No. 1-ranked Wesley offense features plenty of receiver options

Bryce Shade (85) may stand only 5-foot-8, 175 pounds, but Wesley's junior slot receiver is often asked to make the tough catches over the middle. With 413 yards and six touchdowns on 16 receptions, he’s averaging 25.8 yards per catch. (Wesley sports information)

Bryce Shade (85) may stand only 5-foot-8, 175 pounds, but Wesley’s junior slot receiver is often asked to make the tough catches over the middle. With 413 yards and six touchdowns on 16 receptions, he’s averaging 25.8 yards per catch. (Wesley sports information)

DOVER — Everybody in Miller Stadium could see Bryce Shade running all alone down the middle of the field on Monday afternoon.

Well, almost everyone.

Instead of finding the wide-open receiver, Wesley College quarterback Joe Callahan threw the ball to another wideout.

It turned out to be only a temporary oversight. A little while later, Shade was again open down the middle and this time Callahan found him for a 53-yard touchdown pass in the Wolverines’ 59-6 rout of Southern Virginia.

“I just saw nobody around me,” Shade said about the first play. “I could have walked into the end zone. (But) Joe’s the leader of the offense, that’s his decision. Just get back on the line and run the next play.”

As Monday proved, with Wesley’s high-powered offense, another opportunity almost always comes along.

And certainly Shade knows that having plenty of pass-catching options for Callahan only makes his job that much easier.

The fifth-ranked Wolverines (3-0 NJAC, 4-0 overall) go into Saturday’s New Jersey Athletic Conference game at the College of New Jersey (0-2, 0-3) with the No. 1 Division III offense in the country at 622.8 yards per game.

They’re also fourth in passing offense (371.3 yards) and 11th in scoring offense (49.3 points).

Having five players with at least 10 receptions each is a big reason for that success. Opposing defenses really can’t overlook any of Wesley’s offensive players.

“You’ve got the No. 1 offense in the country because of the threats that you have,” said coach Mike Drass. “As a defensive coordinator — the way I look at it — you’re making me defend the whole field.”

“I feel like nobody can beat us but ourselves on offense,” said Shade. “The only way we’re going to get three-and-outs all the time is if we put ourselves in bad situations. We have Coach (Chip) Knapp, who calls the best plays at the best times, and we have so many guys out there who can make plays at any given moment. If we go, nobody’s going to stop us.”

Shade may stand only 5-foot-8, 175 pounds, but the junior slot receiver is often asked to make the tough catches over the middle. With 413 yards and six touchdowns on 16 receptions, he’s averaging 25.8 yards per catch.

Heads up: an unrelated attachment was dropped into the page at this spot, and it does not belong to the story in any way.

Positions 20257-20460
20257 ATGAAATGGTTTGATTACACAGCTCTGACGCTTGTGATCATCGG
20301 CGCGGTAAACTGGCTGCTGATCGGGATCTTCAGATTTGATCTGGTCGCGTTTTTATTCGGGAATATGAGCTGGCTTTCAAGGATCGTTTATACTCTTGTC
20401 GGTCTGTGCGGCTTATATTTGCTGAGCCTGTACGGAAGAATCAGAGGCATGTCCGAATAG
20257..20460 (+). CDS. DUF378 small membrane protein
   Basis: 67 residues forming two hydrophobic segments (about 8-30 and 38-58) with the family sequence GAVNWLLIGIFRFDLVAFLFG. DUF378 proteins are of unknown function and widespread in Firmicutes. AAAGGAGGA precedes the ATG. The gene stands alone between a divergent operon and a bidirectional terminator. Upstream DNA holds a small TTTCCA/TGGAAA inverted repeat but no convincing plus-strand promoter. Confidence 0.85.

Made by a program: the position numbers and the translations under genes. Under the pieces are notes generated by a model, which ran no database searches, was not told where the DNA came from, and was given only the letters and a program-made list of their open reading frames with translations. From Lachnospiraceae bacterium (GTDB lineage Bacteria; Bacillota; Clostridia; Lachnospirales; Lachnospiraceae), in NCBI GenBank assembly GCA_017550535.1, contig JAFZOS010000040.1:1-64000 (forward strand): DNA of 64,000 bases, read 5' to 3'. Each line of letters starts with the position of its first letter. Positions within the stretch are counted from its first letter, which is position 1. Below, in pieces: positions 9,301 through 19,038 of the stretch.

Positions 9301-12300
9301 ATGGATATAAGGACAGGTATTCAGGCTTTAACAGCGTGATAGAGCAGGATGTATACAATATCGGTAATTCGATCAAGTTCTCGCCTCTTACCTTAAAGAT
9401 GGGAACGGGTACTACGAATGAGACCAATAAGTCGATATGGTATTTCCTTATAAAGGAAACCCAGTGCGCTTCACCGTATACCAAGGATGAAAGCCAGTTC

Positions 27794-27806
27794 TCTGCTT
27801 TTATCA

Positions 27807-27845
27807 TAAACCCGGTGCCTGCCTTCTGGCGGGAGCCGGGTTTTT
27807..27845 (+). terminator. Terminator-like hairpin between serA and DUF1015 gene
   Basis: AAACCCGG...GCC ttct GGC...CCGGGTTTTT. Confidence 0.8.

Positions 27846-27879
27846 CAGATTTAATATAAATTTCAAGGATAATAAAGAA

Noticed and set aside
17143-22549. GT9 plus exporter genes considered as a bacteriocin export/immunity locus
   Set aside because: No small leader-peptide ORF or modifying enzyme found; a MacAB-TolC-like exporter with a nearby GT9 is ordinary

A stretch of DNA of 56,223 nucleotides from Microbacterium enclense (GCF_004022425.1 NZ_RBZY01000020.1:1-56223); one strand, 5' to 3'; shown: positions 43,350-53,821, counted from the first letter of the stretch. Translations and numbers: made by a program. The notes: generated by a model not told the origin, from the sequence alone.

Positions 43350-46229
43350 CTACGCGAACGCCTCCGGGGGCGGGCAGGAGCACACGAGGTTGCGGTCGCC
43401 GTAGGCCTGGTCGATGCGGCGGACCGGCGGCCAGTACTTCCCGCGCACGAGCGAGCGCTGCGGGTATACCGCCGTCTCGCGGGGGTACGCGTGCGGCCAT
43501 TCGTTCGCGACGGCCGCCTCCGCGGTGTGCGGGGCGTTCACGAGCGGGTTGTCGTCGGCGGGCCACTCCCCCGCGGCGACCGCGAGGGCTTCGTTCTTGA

Players like Shade and tight end Kyle George in the middle of the field are the perfect complement to receivers like James Okike and Alex Kemp on the outside.

“I think his attitude’s a big deal,” safety Craig Pettit said about Shade. “He’s a fighter. Since he’s a shorter guy, you have that mentality. He’s wants to keep working every day and be the best he can be.”

Pettit said Shade is also really good about helping the players around him get better — even the ones on defense.

“There’s times when we’ll go one-on-ones and he’ll beat us,” said Pettit. “He’ll tell us exactly what we did wrong to help us fix our technique.”

Of course, there are still things that Shade can get better at, too. He thinks running routes has become much more instinctive for him now.

“When I got here, I was like, just do what the coaches say,” said Shade. “But now I put the game together. … You can see it in the game. When safeties do certain things or linebackers do certain things, it changes up what I have to do. I can do it on the go now without double-thinking it and slowing myself down out there.”

Linebacker shuffle

The season-ending knee injury suffered by senior linebacker Julian Jones two weeks ago has caused Drass to move around several players.

Junior Ben Robinson has switched from the starting ‘Sam’ spot to the starting ‘Will’ linebacker job. Sophomore Mike Sabino (Lake Forest) then moved into the ‘Sam’ starting spot.

Drass has also moved a pair of backup defensive ends — senior Rich Logan and junior Dylan Cohill — to linebacker.

“It’s definitely a work in progress,” said Drass. “But we feel more confident stepping on the field.”

Rivalries take time

Drass knows Wesley is going to develop some good rivalries after it’s been in the NJAC for a little while.

But, right now, it’s still too new for this year’s Wolverines.

Wesley hasn’t faced the College of New Jersey since 1997, when the Lions posted a 31-14 victory.

“I don’t know if our guys have gotten it yet,” said Drass. “I talk about it in practice, we talk about it in film, we talk about the importance. But I haven’t gotten the feeling that they get it 100 percent yet.

“I’m thinking that each week, as we get further into it, that they’re going to start to really grab that feeling for it,”

Wesley, Rowan and Salisbury are still unbeaten in the NJAC right now. The Wolverines host Rowan on Oct. 24 and Salisbury on Nov. 7.

“We like to play everybody like they’re a top 25 team,” said Pettit. “We understand that, being at the top of the food chain for so many years,
that everybody — no matter who they are — is going to bring their best game towards us. We’ve got to bring ours.”

Reach sports editor Andy Walter at walter@newszap.com

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